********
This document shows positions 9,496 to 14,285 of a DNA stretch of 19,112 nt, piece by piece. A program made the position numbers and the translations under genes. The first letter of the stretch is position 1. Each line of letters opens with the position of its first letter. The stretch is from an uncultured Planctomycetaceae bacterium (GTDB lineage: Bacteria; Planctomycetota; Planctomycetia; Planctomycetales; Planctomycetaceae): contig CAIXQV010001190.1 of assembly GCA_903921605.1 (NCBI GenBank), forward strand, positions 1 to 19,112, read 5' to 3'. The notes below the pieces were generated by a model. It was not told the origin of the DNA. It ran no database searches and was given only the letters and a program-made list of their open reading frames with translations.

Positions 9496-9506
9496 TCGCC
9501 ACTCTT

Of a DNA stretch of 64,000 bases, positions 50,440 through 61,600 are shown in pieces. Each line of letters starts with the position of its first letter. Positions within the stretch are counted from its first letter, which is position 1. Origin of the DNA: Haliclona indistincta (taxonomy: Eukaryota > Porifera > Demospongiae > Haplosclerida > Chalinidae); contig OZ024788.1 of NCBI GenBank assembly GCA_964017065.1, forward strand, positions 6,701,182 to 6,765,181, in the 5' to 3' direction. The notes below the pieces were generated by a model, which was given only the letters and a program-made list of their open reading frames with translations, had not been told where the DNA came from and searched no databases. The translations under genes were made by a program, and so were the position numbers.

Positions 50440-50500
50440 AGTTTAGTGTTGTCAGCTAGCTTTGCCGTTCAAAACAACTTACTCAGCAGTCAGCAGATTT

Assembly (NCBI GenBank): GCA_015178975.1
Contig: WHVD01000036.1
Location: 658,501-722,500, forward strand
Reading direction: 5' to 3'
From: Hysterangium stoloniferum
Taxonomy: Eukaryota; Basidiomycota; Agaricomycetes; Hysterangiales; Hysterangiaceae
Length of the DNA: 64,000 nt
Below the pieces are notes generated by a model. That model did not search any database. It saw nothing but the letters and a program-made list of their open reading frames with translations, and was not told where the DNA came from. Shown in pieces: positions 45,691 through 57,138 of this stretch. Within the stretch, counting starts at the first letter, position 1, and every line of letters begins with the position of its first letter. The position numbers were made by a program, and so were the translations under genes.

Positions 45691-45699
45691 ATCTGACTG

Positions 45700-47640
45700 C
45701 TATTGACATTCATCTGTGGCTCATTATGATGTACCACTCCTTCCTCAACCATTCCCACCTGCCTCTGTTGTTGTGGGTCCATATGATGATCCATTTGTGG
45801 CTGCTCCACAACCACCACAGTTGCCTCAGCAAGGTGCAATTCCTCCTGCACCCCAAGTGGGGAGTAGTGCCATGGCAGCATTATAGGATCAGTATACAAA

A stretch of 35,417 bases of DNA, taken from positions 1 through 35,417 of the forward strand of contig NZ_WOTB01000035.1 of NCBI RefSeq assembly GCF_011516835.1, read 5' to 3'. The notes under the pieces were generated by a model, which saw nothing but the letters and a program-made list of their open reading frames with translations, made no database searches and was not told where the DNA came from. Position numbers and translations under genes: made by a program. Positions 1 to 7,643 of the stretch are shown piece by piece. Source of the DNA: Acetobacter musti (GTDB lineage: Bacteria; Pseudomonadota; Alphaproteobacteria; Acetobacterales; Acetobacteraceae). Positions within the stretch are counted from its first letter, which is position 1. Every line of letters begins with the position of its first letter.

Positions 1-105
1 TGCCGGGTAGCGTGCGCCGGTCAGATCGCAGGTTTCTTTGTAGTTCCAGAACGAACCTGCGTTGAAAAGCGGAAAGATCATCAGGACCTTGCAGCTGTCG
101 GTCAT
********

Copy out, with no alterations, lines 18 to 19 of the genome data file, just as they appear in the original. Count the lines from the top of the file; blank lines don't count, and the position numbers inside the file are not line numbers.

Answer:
Positions 45700-47640
45700 C